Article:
The ORACLE-BASE Blog

Do you have an obligation to your audience?

There is an interesting conversation on Twitter at the moment, which in my head comes down to one simple question.

Do you have an obligation to your audience?

I’m not going to link to the conversation, and I don’t think the specific subject in question actually matters. I care more about the bigger picture.

Over the last 17+ years of being a content producer and the last 10+ years of being a presenter I’ve wrestled with this question numerous times.

Content Production

On the content production side I have split my content into two parts. Purely technical stuff goes on the website. Opinions and other random stuff go on the blog. This setup works for me because I don’t feel bad about putting anything out on the blog. In the past I used to post movie and book reviews and I was totally fine with that because the blog was more of an online diary, not a technical archive. The concepts of integrity and honesty don’t come into the purely technical material on the website because it is essentially just how-to articles, so provided they are accurate it’s all good. It’s in the opinions on the blog where integrity and honesty matter.

In my opinion, my only obligation to the audience is that I am honest. The things I say must be what I believe.

I may be naive or badly informed. If my opinion changes over time, that will no doubt be reflected in my content. It doesn’t mean I’ve lied in the past. People are allowed to change their opinions…

That is a standard I hold myself to, not necessarily what I believe others have to do. Each person has to make up their own mind and follow their own path. We do not have to agree on this.

Conference Presentations

I’m specifically talking about conference presentations here, not teaching in a class situation. That’s a whole different ball game!

Presenting is an odd thing, because on one hand you are not being paid, so you don’t owe the audience anything, but on the other hand the audience have often paid to be there, or at least are giving you their time, so you owe them the courtesy of doing the best job you can. It feels kind-of contradictory. 🙂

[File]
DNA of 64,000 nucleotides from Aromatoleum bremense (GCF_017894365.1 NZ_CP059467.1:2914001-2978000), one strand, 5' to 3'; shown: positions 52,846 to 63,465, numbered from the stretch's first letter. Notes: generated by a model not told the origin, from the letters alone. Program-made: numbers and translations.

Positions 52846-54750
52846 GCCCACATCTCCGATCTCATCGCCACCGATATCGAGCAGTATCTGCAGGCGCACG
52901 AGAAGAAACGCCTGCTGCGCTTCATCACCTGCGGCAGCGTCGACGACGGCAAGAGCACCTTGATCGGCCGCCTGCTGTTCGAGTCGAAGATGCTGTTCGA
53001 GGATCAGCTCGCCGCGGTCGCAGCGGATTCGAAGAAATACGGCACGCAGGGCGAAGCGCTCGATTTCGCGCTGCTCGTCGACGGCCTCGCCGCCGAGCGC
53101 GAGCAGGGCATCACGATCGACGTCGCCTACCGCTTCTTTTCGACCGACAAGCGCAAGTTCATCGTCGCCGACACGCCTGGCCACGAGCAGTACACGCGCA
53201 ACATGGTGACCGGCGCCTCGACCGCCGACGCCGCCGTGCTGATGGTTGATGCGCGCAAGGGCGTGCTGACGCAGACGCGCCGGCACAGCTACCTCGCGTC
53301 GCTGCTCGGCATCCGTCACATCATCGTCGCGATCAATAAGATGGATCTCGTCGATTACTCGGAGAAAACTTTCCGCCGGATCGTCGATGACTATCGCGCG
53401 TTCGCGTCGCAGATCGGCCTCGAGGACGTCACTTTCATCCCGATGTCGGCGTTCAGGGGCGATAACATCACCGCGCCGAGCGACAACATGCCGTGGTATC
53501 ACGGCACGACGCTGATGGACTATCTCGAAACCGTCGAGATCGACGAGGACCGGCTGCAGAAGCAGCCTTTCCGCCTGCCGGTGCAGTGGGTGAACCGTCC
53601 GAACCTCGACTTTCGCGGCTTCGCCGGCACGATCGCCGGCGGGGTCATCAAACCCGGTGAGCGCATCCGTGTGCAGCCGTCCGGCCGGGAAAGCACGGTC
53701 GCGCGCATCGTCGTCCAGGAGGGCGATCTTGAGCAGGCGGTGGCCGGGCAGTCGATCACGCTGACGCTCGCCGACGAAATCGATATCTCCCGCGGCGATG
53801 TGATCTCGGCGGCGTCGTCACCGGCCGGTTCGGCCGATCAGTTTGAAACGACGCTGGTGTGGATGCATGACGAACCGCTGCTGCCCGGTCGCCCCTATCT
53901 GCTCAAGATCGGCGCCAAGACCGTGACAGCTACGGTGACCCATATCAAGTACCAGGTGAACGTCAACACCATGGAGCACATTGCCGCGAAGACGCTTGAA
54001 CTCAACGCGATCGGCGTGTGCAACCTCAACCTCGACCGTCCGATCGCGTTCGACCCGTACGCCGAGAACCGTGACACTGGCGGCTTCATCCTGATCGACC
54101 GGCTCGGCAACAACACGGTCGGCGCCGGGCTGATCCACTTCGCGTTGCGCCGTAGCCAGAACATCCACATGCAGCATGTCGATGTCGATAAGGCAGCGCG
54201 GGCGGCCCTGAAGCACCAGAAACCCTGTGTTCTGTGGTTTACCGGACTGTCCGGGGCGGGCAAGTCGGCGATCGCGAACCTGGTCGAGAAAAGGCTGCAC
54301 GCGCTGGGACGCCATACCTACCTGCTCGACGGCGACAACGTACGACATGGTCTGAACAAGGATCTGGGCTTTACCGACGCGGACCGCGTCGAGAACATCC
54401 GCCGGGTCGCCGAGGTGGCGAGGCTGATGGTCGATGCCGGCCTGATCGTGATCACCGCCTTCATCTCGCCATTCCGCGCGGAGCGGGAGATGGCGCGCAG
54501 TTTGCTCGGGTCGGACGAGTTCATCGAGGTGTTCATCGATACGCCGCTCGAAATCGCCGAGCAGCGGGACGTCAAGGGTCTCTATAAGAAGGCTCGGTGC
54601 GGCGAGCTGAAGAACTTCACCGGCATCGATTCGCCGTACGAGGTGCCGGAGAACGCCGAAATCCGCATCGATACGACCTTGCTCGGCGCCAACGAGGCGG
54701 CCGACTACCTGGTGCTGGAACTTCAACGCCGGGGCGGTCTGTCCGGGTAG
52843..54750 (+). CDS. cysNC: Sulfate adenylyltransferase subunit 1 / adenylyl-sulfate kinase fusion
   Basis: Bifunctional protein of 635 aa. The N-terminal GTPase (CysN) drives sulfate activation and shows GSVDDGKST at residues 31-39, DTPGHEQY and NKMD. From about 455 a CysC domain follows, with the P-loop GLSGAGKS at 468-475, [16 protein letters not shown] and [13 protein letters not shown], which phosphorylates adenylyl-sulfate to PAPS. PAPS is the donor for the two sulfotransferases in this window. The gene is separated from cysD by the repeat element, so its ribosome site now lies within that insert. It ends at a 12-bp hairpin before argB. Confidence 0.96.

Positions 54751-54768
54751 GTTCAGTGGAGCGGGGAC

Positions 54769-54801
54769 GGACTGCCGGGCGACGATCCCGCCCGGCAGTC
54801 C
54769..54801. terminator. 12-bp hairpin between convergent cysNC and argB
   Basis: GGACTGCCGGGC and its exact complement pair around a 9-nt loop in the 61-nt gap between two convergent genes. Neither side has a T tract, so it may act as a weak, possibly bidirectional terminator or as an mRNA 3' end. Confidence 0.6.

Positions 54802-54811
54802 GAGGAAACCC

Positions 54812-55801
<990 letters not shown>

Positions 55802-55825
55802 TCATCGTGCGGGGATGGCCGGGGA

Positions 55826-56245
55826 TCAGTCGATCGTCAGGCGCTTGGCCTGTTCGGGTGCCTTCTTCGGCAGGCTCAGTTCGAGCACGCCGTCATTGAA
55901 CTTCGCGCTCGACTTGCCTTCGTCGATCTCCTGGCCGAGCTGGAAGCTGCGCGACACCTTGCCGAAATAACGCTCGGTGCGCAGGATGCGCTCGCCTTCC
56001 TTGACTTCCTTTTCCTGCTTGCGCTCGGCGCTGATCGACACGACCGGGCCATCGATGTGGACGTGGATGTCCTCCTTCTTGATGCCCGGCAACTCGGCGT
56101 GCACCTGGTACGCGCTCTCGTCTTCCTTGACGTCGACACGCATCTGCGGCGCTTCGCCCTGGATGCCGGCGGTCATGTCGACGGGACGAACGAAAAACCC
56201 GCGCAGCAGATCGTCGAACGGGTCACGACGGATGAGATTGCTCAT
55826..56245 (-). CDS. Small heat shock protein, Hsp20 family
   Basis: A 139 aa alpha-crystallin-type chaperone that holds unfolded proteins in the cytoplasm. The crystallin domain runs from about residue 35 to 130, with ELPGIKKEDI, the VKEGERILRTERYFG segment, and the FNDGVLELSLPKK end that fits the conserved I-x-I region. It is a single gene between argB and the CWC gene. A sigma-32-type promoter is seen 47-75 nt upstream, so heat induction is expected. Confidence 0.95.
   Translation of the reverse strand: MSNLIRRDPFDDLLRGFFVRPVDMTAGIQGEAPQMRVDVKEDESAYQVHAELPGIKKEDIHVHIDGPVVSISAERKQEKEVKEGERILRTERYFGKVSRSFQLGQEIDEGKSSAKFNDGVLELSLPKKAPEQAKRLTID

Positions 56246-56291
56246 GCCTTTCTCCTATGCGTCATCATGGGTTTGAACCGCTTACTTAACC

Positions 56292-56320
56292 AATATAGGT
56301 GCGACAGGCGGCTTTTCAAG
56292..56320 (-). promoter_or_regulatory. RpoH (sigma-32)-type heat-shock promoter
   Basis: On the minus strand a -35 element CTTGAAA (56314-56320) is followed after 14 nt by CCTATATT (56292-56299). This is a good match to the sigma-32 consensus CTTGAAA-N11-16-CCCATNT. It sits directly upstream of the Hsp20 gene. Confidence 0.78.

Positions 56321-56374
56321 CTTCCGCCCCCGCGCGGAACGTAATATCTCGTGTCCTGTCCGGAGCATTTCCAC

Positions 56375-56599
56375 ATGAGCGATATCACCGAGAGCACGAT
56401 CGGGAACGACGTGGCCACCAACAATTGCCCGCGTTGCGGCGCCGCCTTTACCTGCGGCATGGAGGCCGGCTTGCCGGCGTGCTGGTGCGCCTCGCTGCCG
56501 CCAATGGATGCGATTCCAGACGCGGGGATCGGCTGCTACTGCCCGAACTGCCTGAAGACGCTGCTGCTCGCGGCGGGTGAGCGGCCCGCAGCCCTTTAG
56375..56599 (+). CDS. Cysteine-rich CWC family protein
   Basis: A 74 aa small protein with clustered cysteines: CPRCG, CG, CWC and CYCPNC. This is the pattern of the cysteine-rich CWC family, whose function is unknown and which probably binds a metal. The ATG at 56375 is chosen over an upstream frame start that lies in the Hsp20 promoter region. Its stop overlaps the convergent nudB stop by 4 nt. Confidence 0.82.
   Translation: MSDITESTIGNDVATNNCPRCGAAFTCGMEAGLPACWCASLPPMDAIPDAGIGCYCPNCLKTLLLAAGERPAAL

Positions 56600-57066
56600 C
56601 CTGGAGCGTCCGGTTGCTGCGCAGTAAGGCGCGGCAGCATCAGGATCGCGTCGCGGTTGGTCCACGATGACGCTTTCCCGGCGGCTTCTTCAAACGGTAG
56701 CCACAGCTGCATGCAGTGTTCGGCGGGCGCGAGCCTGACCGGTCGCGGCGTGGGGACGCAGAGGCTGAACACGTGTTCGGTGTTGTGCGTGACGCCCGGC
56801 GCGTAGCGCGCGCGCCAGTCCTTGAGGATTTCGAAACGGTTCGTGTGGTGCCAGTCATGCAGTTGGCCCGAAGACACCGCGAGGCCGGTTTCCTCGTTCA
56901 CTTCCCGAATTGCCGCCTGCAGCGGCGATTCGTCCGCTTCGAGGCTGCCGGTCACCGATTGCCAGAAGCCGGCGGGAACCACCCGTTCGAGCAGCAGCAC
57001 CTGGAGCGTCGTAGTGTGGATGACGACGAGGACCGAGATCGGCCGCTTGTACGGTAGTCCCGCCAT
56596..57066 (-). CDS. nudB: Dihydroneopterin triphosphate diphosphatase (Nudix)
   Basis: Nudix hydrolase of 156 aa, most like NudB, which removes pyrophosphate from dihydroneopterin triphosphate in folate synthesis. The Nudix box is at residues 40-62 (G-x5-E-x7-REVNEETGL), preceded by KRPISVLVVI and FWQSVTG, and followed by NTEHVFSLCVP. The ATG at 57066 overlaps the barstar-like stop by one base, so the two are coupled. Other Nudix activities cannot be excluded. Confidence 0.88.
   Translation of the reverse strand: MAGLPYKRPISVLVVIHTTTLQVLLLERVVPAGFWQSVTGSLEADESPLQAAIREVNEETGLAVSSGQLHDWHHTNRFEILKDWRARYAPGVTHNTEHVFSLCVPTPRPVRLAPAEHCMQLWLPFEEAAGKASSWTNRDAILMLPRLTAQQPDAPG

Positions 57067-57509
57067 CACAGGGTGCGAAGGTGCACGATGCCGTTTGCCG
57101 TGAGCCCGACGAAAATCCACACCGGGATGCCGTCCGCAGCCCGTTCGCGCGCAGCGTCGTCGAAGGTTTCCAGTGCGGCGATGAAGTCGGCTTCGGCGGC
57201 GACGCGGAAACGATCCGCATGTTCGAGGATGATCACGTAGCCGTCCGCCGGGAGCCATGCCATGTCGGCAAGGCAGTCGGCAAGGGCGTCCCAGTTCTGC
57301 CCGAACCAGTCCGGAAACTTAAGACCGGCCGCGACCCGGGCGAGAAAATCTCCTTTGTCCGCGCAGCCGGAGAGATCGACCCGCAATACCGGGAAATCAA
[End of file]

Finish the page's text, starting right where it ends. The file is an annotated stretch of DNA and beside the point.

In my opinion, my obligations to the audience are:

To elaborate…

I have only ever done one presentation on a subject I didn’t care about and it was soul destroying. I swore I would never do that to myself again.

Pitching a session is difficult, but as long as you delivery what you say you will and the information is accurate, it’s not your fault if people have chosen to come to “the wrong session”. Part of delivering what you say you will is to have a session of a reasonable quality. Quality is subjective and my standards may not match yours. My presentation style is quite relaxed and I’m scruffy, so some people would say I’m not very professional. If you prefer to see someone in a suit with a formal presentation style don’t come to see me. 🙂

I see a number of presenters who position themselves in a way which suggests they are experts in a specific subject, when I know they are not. I feel this is dishonest. You don’t have to be an expert to give an interesting and valuable presentation. In many cases, the newbie “transitional” sessions are more interesting as you see the problems you are likely to face along the path. I like to think I am honest about what I do and in most of my presentations I say I’m just a regular DBA/developer that writes and presents about the stuff I do.

As with the written content, I’m not going to stand on stage and say something I don’t believe. I am aware a certain section of the community believe any involvement in evangelism programs means you have been bought (see Oracle ACE = Oracle’s Bitch?). If you are of that belief, there is little I can do to convince you other than continue to be myself and hope one day you get the message.

I’ve lived long enough to know that trying to present yourself as something you are not never works out well. Sooner or later people find out the truth and you look like a fool. On stage I try to be me. I speak a little slower and I *try* not to swear as I know some people don’t like that. I don’t want to alienate the audience, but at the same time I will not pretend to be someone I am not.

Conclusion

I have a set of standards I think work for me and I am happy with. Other content producers and presenters should follow their own path and do what they believe is right. My rules are for me, not the rest of the world.

As a member of the audience, you have the right to your own opinion, but you have no right to demand something of the creator/presenter. If you like what they do, great. If not, don’t read their work and/or don’t go to their presentations. Feel free to give constructive criticism and session evaluations, but don’t be offended if it is ignored. We don’t have to agree! 🙂

Cheers

Tim…

PS. I guess I should say, I’ve probably not always lived up to these standards, but it’s a journey babe!